Picture a variety of camels, hippopotamus-like rhinoceroses and giant sloths wandering around the
Mexican countryside perhaps grazing by a river. Along with many other now extinct mammals, remains of these animals have been found in digs from 1837 to the present in the floodplains, point bar deposits and arroyos between Rancho Viejo and Los Galvanes and east to Rancho El Ocote. These dig sites are only 12 to 25 kilometers from San Miguel. As you drive along Highway 51 from San Miguel to Dolores Hidalgo, look to the east and picture what might have been there during the late Miocene and Pliocene (many millions of years ago) and in some cases on into the Pleistocene and the early Holocene (thousands of years ago). More bones are buried out there somewhere.
Bones and teeth from several extinct species of horses have been discovered in the digs. Remember, the horse became completely extinct in the western hemisphere and was reintroduced only in historic times.
But, my favorite is the giant ground sloth in the genus Glossotherium. It was a heavily built animal with a length of about 4 meters (13 ft.) snout to tail-tip; a weight estimated at 1002.6 kg (2210.4 lb.) and could potentially assume an upright stance. Yes, I think a sloth could be scary. Another one to picture, in your nightmares, is the Stegomastodon sp. which quite like modern elephants had two upward curving tusks that were about 3.5 meters (11.5 ft.) long.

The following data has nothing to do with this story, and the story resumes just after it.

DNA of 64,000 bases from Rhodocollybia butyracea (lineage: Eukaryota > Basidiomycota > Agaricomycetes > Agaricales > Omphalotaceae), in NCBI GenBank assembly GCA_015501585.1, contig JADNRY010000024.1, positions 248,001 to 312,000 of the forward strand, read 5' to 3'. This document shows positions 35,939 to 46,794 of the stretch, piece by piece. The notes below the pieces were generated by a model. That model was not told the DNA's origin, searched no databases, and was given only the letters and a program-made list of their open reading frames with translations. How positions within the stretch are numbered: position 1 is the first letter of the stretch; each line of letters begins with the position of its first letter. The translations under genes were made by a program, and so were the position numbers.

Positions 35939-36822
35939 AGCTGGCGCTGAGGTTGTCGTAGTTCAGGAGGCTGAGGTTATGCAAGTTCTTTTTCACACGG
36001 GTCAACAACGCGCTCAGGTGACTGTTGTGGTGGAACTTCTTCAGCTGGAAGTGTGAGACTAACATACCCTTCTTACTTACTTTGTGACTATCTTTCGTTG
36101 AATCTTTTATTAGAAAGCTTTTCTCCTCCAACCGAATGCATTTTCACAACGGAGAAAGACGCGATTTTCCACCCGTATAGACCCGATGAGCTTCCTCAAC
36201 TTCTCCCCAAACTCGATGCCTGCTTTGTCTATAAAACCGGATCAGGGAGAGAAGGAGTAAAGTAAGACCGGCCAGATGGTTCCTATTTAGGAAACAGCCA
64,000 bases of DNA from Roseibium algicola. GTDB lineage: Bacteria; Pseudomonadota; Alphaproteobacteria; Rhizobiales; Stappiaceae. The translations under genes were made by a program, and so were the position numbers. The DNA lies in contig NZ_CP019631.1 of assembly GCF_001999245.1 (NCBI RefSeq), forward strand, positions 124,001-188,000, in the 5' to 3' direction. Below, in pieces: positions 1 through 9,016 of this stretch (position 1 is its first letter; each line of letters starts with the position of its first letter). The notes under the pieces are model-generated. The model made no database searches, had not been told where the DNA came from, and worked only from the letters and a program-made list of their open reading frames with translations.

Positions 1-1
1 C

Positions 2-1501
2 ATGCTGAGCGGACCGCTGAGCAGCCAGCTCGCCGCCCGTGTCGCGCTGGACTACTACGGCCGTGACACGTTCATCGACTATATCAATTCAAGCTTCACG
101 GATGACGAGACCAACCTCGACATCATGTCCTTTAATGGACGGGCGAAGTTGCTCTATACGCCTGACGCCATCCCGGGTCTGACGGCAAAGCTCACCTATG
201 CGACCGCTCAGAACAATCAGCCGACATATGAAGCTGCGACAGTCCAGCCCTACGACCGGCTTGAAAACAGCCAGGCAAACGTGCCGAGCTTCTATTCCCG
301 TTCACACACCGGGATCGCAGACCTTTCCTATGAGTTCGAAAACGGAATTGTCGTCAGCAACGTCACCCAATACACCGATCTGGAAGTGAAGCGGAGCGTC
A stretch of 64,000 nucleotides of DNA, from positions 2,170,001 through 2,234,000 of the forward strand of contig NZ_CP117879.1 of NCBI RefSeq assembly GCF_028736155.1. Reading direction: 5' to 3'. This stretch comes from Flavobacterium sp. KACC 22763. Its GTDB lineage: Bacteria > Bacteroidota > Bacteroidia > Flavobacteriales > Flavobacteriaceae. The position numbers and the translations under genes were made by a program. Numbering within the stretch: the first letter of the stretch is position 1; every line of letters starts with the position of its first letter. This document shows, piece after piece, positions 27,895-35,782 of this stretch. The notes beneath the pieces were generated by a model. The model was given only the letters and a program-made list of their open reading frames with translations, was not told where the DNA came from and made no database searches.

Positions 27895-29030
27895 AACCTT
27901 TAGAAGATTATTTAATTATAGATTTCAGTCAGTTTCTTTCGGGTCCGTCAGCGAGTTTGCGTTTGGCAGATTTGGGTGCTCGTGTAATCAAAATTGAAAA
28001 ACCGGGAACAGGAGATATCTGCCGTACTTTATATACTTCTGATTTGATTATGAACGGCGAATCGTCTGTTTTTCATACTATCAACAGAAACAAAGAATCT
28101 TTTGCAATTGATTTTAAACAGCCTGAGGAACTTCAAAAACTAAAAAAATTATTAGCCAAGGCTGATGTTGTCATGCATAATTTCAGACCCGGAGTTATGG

Sometimes when Linda is away and we, therefore, aren’t painting, I post informational pieces. Fossils and Fish: Extinctions Past and Present is the first of many explorations along the Laja.
Leaving fossils, but not extinctions, another tidbit of information gleaned from the Internet is about the Laja River and its fish population. Species loss in the Mexican freshwater ecosystem is among the most dramatic anywhere due to habitat deterioration, over-exploitation, and the introduction of invasive (usually exotic) species. Extinction is a definite possibility because 70% of the native freshwater fish species in Mexico are found nowhere else on Earth and sometimes in a very limited geographic area of Mexico. Thus, species loss in a particular place can mean extinction for that species.
The River Laja is unusual among Mexican rivers in that its fish fauna has been documented regularly since the 1960’s, allowing the study of long-term changes in the composition of its fish community. The Laja basin covers 3476 km2 (1342 mi2) of the State of Guanajuato. The main stem of the Laja is 154 km (96 mi) in length.
Twenty-two fish species (natives and exotics) were known from the Laja River based on historical samples. One additional exotic was found in the 2003-2004 sampling. Sadly, 6 native and 2 exotic species that had historically been collected were not found in this sampling. Perhaps some of the fish not collected in the 2003-2004 sampling are on their way to extinction.
On the positive side, three native species were the most prevalent and abundant species in the basin: Charal (Chirostoma jordani), Carpa Blanca (Yuriria alta), and Pintada (Xenotoca variata).
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